Our edited, re-ordered and expanded version of original EPA text given here describes types of activities in your area that can create threats to your water supply. It also describes problems to look for and offers maintenance suggestions. Sources for more information and help are also listed.
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Editing for clarity by DF are marked by brackets or italics] Initial Source: EPA 816-K-02-003 January 2002. Quoting the EPA: If your family gets drinking water from your own well, do you know if your water is safe to drink?
What health risks could you and your family face? Where can you go for help or advice? This pamphlet helps answer these questions.
Watch out: don't drink from flooded wells: in areas of widespread flooding such as the Houston Texas area flooding during hurricane Harvey in 2017, water from both public and private water wells that were submerged by or even close to areas covered by floodwaters is not safe to drink.
During flooding both surface water and groundwater become contaminated with a wide range of pollutants including sewage, an immediate health hazard, and other contaminants such as lead, pesticides, fertilizers, and depending on the well location, petroleum products such as carcinogenic benzene.
In an emergency, disinfecting water by boiling or other disinfection methods
Watch out: simply shocking your well (WELL CHLORINATION SHOCKING PROCEDURE) is not enough to give safe drinking water after area flooding, even if you include disinfection of the well and building piping, water tank, and water heater tank.
That's because it's likely that the groundwater that enters your well has been contaminated by the recent floodwaters.
You will need to confirm that the well water is safe to drink at two points:
When local authorities say that community wells and water delivery systems have been sanitized and that the community water is safe to drink.
You may still need to sanitize the water piping in your building and you will need to drain and sanitize any water holding tanks like the water pressure tank and water heater tank.
When your own local or private well has been sanitized and then after waiting no less than 24 hours, (safer is to wait 2-4 days) the water supply has been re-tested to confirm that polluted water is not enteriong your well.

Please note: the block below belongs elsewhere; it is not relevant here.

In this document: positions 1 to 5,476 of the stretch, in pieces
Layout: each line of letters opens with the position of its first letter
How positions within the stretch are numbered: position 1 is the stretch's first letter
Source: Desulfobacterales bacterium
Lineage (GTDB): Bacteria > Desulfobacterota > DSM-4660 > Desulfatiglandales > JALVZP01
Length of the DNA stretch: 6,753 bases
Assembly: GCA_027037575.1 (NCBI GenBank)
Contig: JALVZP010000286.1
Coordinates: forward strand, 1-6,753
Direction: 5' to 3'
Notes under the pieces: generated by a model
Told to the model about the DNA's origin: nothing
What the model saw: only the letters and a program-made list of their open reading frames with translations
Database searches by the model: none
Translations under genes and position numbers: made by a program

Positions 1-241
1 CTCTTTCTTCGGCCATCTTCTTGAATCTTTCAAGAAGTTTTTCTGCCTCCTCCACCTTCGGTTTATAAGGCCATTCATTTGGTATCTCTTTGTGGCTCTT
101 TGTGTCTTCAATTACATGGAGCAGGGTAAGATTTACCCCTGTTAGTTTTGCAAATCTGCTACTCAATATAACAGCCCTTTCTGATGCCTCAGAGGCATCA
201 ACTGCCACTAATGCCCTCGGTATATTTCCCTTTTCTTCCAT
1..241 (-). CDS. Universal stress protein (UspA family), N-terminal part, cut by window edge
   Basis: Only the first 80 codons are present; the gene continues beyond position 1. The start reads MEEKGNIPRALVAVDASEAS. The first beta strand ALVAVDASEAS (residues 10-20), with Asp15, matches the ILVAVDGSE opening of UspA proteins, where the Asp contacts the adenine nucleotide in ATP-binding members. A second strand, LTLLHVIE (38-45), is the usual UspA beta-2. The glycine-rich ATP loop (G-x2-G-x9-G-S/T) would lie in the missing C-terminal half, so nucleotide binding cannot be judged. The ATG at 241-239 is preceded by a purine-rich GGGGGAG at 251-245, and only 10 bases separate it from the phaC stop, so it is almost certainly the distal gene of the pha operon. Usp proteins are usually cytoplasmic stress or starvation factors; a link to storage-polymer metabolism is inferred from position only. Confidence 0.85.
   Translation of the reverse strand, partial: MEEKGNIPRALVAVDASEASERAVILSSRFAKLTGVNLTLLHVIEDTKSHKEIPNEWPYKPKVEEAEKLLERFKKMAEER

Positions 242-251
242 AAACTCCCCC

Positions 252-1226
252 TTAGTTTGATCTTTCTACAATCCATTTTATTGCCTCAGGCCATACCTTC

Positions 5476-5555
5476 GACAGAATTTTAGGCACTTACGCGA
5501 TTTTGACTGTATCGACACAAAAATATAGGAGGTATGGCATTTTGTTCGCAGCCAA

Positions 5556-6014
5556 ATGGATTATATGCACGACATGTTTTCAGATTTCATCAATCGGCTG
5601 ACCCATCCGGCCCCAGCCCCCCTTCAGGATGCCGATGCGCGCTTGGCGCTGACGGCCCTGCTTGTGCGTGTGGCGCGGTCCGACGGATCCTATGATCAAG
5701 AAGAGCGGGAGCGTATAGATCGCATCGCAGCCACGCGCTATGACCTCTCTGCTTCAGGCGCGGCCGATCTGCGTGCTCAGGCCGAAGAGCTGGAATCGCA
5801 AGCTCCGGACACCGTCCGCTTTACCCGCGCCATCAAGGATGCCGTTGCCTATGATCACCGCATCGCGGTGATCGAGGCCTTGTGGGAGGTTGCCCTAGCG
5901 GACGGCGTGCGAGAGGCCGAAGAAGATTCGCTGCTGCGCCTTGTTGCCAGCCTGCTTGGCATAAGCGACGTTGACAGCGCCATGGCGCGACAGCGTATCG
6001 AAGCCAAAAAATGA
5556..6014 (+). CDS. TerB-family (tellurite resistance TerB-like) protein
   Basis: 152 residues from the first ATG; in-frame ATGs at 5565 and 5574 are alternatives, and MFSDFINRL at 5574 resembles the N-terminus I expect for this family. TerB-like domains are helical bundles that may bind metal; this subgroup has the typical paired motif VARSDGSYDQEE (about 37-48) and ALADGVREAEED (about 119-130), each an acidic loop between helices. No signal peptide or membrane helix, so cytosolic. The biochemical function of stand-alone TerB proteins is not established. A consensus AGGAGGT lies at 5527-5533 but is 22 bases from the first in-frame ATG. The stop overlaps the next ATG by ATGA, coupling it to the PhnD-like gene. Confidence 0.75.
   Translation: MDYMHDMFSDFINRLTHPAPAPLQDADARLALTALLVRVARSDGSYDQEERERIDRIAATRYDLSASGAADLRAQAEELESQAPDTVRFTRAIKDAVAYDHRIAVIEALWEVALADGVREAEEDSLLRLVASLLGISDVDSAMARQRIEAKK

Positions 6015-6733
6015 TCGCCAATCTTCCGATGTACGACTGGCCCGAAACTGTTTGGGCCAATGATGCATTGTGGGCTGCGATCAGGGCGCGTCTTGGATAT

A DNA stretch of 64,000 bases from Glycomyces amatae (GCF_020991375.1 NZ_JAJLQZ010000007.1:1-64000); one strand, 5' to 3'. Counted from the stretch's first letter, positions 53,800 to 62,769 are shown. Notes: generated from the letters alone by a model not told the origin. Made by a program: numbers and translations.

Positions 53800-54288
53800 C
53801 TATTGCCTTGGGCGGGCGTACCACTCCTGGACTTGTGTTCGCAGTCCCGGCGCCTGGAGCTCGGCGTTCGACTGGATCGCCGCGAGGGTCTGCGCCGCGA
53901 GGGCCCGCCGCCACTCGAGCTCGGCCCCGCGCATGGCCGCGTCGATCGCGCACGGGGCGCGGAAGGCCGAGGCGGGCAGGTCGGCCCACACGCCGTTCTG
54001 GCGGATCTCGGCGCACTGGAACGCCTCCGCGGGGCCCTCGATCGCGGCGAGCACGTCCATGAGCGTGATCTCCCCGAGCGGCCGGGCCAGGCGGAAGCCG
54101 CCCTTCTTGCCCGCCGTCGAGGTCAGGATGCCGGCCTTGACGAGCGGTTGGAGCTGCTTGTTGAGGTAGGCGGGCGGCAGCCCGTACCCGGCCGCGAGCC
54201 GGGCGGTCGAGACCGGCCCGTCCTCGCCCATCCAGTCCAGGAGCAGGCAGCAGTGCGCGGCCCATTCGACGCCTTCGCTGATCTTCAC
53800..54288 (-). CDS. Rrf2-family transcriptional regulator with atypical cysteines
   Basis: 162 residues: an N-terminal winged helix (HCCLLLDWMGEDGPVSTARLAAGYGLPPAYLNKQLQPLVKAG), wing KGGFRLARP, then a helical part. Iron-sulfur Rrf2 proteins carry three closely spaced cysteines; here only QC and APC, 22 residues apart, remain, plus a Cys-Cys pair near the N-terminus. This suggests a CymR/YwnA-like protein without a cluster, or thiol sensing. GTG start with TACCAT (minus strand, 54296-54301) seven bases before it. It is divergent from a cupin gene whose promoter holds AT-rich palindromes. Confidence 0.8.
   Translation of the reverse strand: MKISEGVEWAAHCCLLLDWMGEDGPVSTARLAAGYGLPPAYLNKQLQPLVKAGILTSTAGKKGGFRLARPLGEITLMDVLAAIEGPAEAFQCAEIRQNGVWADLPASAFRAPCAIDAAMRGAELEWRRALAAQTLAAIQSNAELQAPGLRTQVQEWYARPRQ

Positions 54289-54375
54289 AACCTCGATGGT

The bare minimum water potability test to be performed is a bacteria test or coliform test. That will identify the most-common well contaminant from sewage or from flooded septic systems. That test will also tell us if surface water or sewage-contaminated groundwater is entering the water well.
Watch out: bacteria testing will not guarantee that other contaminants such as benzene, pesticides, fertilizers, lead, or other pollutants are out of your water supply. Your local water testing department and local health officials will have additional advice on what other contaminants should be included in private well-water testing.
After A Flood - Well Water Contamination Safety Warnings & Health Advisories from the U.S. EPA
Watch out: Avoid fatal electrical shock hazards: stay away from the well pump, electrical controls, wiring, etc. while the building is flooded or is still wet, in order to to avoid electric shock.
Do not try to turn on the pump nor other well or water treatmenbt equipment before the electrical components have been dried and inspected. Keep in mind that flood-bourned mud and debris may have both contaminated the water well and may have clogged or damaged the pump - so just turning on the pump risks damagign it.
Turn on the well pump & controls once they are safe, dry, restored. Get assistance from a well or pump contractor to clean and turn on the pump.
In addition to the need to restore the water pump, wiring, and pressure controls to safe operation, if the well was open to groundwaters it may have become loaded with mud and silt, even sewage-contaminants. If that happened the well will need to be cleaned before it can be restored to use.
Flush out the flooded well: After the pump is turned back on, run water from the well until the well water runs clear to rid the well of flood water.
If the well casing remained sealed during flooding, restoring the well to service will still involve shocking the well and water piping system and may require water testing for contaminants.
Watch out: If the well water does not run clear, get advice from the county or state health department or extension service or from your local well driller and water treatment company.
Watch out: in some cases, just clearing the well casing and piping themselves of floodwaters may not be enough. In periods immediately after area flooding local groundwaters and some aquifers may themselves be contaminated.
If authorities in your area confirm that this is the case, you may need to test the well water to see if it is safe to use, or a water treatment system (such as a chlorinator) may be needed. See
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